If during an activity you hear a distinctive “popping” sound and/or your knee will no longer support your weight, you may have sprained your ACL. Your knee might grow swollen and you will probably feel a distinctive soreness. The Mayo Clinic recommends the R.I.C.E. self-care model: Rest, Ice, Compression, and Elevation. Getting your weight off your knee and resting is vital. So is putting ice on your knee for 20 minutes every two hours while you are awake. You should also have an elastic or compression bandage wrapped around the injury. Finally, make sure your knee is elevated –– stack up some pillows and stretch your leg across them.
Sometimes this is all your sprain will need to heal. Even if you feel better, take your time returning to sports or even every day activities. If the pain persists, you should see a doctor. A physical and visual examination of the knee might suffice. Sometimes X-rays will be ordered to make sure there are no broken bones while magnetic resonance imaging (MRI) can reveal how serious the sprain is. Ultrasound may also be used. Sometimes, rehabilitation is all that’s needed. However, if you have trouble walking or the knee seems unable to bear your weight, surgery may be necessary. Surgery is also recommended for athletes who wish to return to their sport.
Back to the Future
In the 21st century, grafting and transplanting have become a crucial part of Anterior Cruciate Ligament surgery. In an autograft procedure, a patient’s own hamstring tendons replace their ACL. Tendons are harvested. After being braided together, they are threaded through the heads of the shinbone and thighbone and held in place with screws. With allograft transplants, ACLs are created from cadaver ligaments. Recovery from grafting is typically easier than with a transplant. Transplants have their own unique risks, including rejection. Still, in at least one case with both surgeries, the patient achieved a more favorable outcome with the allograft transplants.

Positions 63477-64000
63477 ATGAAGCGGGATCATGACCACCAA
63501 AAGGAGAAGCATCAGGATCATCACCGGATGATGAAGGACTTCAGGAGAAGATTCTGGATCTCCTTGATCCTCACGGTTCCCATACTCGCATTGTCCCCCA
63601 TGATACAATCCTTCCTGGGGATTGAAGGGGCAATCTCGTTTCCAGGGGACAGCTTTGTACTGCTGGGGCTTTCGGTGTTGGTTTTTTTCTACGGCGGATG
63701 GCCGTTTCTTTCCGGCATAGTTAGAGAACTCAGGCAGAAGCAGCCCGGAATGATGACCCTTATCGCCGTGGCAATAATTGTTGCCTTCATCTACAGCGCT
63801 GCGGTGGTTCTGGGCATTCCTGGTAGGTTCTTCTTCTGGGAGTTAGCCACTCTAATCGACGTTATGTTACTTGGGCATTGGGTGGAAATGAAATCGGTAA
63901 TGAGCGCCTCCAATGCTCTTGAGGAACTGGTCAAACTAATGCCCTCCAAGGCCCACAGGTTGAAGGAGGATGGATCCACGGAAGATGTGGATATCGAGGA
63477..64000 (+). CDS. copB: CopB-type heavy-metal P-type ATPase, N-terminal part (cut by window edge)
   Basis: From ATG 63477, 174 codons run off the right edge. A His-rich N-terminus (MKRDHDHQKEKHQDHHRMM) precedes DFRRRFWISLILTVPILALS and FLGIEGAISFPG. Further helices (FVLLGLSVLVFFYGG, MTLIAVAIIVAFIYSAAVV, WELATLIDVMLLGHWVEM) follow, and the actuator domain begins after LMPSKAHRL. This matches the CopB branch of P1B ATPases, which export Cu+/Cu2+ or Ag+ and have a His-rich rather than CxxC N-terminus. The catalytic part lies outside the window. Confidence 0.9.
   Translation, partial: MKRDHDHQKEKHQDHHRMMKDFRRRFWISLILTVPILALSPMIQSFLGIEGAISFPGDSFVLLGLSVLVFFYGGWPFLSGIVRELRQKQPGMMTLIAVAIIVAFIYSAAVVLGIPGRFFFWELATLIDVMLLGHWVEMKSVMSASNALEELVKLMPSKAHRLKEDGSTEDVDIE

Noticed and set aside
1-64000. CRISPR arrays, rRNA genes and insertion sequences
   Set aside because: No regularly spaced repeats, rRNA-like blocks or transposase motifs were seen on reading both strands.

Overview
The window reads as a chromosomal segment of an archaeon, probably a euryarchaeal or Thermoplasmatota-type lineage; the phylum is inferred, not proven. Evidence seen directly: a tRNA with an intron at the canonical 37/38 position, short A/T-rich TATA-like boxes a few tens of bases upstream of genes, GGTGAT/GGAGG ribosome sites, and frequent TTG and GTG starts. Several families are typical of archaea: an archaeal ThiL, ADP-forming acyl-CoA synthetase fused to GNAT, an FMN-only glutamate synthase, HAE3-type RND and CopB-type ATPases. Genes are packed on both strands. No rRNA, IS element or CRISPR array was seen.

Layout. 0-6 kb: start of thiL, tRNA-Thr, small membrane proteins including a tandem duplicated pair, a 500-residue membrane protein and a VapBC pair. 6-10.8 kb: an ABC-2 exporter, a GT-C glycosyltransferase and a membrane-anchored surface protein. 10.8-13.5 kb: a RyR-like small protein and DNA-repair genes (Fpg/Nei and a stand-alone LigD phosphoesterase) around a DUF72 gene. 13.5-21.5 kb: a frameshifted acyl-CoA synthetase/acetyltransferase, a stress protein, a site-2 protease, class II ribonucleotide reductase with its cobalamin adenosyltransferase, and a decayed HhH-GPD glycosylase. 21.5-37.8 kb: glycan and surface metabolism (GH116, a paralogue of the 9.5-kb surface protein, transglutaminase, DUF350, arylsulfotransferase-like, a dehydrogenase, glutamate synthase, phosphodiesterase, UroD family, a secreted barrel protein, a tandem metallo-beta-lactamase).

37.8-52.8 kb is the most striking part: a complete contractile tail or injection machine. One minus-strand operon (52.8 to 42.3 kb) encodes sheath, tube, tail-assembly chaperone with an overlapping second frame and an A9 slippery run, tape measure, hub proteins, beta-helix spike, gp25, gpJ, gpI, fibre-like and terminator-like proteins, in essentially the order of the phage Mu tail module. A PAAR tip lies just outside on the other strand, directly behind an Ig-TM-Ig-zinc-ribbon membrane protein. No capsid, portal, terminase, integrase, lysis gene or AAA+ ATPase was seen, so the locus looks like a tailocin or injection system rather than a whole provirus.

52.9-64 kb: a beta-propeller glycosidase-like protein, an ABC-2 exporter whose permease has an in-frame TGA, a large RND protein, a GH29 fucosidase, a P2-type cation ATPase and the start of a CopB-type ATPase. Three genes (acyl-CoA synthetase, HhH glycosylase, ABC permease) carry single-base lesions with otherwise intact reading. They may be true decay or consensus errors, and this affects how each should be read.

Despite advances in ACL surgery, some are looking to techniques first used in the 1970s. The arthroscopic primary repair technique uses an endoscope that is inserted near the knee joint. This endoscope allows the surgeon to examine and repair the injury. Although it fell out of favor, today it is coming back as an option because it is less invasive and has fewer complications than grafting or transplanting. Studies also suggest that favorable outcomes for this procedure are more likely today due to more advanced medical devices along with improved physical therapy programs.
While there are disagreements over the best surgical techniques, there is consensus about when it needs to happen. After a serious ACL tear, you don’t have much time. The best outcomes happen when surgery takes place less than one month after the injury.
Written by John Bankston
- Anterior cruciate ligament injury: diagnosis, management, and prevention
- Mayo Clinic. ACL injury: diagnosis and treatment
- Arthroscopic Primary Repair of Proximal Anterior Cruciate Ligament Tears
- A Narrative Review of Four Different New Techniques in Primary Anterior Cruciate Ligament Repair: “Back to the Future” or Another Trend?